Monday, April 29, 2013

Dead Man's Switch - Elementary episode #20

Sorry for the late review, I didn't get to watch this episode till Sunday morning.
'Holmes' is asked by his sponsor friend Alfredo to help catch a blackmailer blackmailing Alfredo's sponsor.
And much to quickly in an uninspiring way finds out it is Charles Augustus Milverton.
Where in the Canon Milverton is one of the most intriguing criminals, he is hardly in this episode long enough to ever be placed in the intriguing category.
In the Canon he is the ". . . worst man in London." In this episode he could be, and it turns out he is, just one of many, and maybe even a little less worse than his killer. In the Canon, Holmes is already very aware of him when we are introduced to the case.  In this episode he is not.
We do, however, get lots of great nods to the story in this show; Holmes breaking into Milverton's. Holmes seeing Milverton shot. A past victim being Milverton's killer. Blackmail of a young women. The disfigurement of the face. Holmes's dislike of blackmailers even more than murderers.
But instead of it just ending as a case of revenge, it ends as a case of greed and blackmail.
Which if handled right would have been OK.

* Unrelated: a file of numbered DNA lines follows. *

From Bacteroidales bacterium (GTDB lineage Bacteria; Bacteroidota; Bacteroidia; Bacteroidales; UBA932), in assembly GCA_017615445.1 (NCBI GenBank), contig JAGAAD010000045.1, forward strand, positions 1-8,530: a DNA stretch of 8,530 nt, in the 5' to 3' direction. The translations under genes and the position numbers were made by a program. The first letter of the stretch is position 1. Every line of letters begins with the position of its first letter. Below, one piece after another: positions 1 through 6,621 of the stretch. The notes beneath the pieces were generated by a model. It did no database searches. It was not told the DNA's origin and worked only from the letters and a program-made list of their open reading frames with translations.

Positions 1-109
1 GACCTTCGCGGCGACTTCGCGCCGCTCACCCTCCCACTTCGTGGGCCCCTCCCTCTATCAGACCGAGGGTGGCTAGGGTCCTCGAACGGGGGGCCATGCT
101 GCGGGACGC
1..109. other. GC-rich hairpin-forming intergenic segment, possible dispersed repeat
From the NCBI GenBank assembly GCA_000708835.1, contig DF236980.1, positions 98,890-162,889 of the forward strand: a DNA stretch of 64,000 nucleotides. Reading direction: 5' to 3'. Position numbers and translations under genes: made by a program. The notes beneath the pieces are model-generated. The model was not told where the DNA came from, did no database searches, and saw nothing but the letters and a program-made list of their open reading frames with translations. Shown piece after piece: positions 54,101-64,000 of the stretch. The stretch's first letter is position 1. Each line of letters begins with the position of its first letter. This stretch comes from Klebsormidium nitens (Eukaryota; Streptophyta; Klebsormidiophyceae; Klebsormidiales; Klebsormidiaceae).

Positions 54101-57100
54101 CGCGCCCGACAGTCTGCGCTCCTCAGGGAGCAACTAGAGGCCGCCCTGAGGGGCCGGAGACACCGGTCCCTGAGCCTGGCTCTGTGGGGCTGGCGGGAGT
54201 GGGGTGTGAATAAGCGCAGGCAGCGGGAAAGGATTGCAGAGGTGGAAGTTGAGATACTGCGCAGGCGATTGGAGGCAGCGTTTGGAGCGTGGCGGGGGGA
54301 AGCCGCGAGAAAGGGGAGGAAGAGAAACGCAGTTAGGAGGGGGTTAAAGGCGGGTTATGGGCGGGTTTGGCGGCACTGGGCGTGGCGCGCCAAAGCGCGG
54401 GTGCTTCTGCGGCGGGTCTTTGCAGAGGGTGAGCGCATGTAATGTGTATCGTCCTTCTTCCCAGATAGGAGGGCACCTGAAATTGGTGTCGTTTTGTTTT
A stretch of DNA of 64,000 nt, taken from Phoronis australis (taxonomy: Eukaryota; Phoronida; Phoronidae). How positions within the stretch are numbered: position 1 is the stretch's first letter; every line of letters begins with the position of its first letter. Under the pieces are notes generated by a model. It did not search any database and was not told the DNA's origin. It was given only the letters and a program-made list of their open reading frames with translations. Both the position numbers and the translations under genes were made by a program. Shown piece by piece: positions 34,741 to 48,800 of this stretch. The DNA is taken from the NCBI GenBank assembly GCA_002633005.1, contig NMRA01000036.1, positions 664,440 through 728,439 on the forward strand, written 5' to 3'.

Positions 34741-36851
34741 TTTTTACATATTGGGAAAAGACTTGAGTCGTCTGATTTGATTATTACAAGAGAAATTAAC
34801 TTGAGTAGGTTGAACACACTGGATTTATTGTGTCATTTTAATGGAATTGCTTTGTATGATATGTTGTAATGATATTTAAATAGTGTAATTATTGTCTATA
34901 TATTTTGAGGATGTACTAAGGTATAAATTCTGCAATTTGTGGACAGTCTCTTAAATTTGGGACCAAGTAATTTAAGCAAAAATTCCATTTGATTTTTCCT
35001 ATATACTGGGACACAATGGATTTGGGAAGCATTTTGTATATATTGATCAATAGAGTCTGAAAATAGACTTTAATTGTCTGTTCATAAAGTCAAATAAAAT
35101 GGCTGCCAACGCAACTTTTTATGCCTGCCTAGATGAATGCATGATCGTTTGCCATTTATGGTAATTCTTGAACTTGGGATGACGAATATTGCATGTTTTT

It would have been nice to see some of the other references and material from the Canon used.

There is some very good acting by Miller in this episode, and also from his supporting cast.
We see his battle with his addiction is not yet over, and from that we get some good insight into Holmes personality through his being very disappointed with himself for his lack of control over his choice to give up the drugs.
I found very little humor in this episode, which was OK.
The conclusion seemed a little anti-climatic to me after having, within the story, several twists.
Overall I think it was a pretty good treatment of 'Charles Augustus Milverton', and I was only a little disappointed with the ending.

So I give it;

mostly for it's strong acting.
And what is up with no hookers again?


  1. Agree with you John about the disappointing resolution to the mystery.

    Hope they do a better job with Moriarty.


    1. Although maybe not done all that well in parts, I liked that they tried to do a case from the Canon.

  2. This was the first time the series based an episode on a Canonical story (Episode 9's "You Do It to Yourself" doesn't count, where as they used the plot to "Thor Bridge", the showrunners did not put in anything else to indicate it was an homage. The "Thor Bridge" plot is now cliche and pops up everywhere on TV.), but interestingly the focus was not on the mystery, or A-plot but on the B-plot of Sherlock's "soberversary". Tellingly, the script lets us know the A-plot is secondary right after the end of the opening credits:
    Gregson: "Obviously you'd want to find the accomplice more than the killer but...what if the accomplice is the killer?"
    Sherlock: "Then all roads lead to Mecca. Blackmailer is foiled and a killer caught. All in one fell swoop."